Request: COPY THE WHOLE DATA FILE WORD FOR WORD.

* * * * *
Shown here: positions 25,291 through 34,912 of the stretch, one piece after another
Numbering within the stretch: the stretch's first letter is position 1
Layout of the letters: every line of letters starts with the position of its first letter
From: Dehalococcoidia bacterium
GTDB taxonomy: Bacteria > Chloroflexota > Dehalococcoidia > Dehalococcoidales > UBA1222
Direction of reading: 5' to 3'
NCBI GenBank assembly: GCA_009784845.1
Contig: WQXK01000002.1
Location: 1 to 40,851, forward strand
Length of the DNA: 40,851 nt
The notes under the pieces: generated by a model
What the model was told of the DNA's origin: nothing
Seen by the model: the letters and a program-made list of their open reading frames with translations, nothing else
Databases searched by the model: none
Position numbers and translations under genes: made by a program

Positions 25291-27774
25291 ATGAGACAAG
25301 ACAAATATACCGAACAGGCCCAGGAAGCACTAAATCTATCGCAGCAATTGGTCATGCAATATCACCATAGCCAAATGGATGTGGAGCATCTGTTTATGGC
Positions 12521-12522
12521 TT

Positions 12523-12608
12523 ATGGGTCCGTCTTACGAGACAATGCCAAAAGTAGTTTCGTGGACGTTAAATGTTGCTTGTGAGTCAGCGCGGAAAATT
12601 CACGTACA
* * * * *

Shown here: positions 25,291 through 34,912 of the stretch, one piece after another
Numbering within the stretch: the stretch's first letter is position 1
Layout of the letters: every line of letters starts with the position of its first letter
From: Dehalococcoidia bacterium
GTDB taxonomy: Bacteria > Chloroflexota > Dehalococcoidia > Dehalococcoidales > UBA1222
Direction of reading: 5' to 3'
NCBI GenBank assembly: GCA_009784845.1
Contig: WQXK01000002.1
Location: 1 to 40,851, forward strand
Length of the DNA: 40,851 nt
The notes under the pieces: generated by a model
What the model was told of the DNA's origin: nothing
Seen by the model: the letters and a program-made list of their open reading frames with translations, nothing else
Databases searched by the model: none
Position numbers and translations under genes: made by a program

Positions 25291-27774
25291 ATGAGACAAG
25301 ACAAATATACCGAACAGGCCCAGGAAGCACTAAATCTATCGCAGCAATTGGTCATGCAATATCACCATAGCCAAATGGATGTGGAGCATCTGTTTATGGC
Positions 12521-12522
12521 TT

Positions 12523-12608
12523 ATGGGTCCGTCTTACGAGACAATGCCAAAAGTAGTTTCGTGGACGTTAAATGTTGCTTGTGAGTCAGCGCGGAAAATT
12601 CACGTACA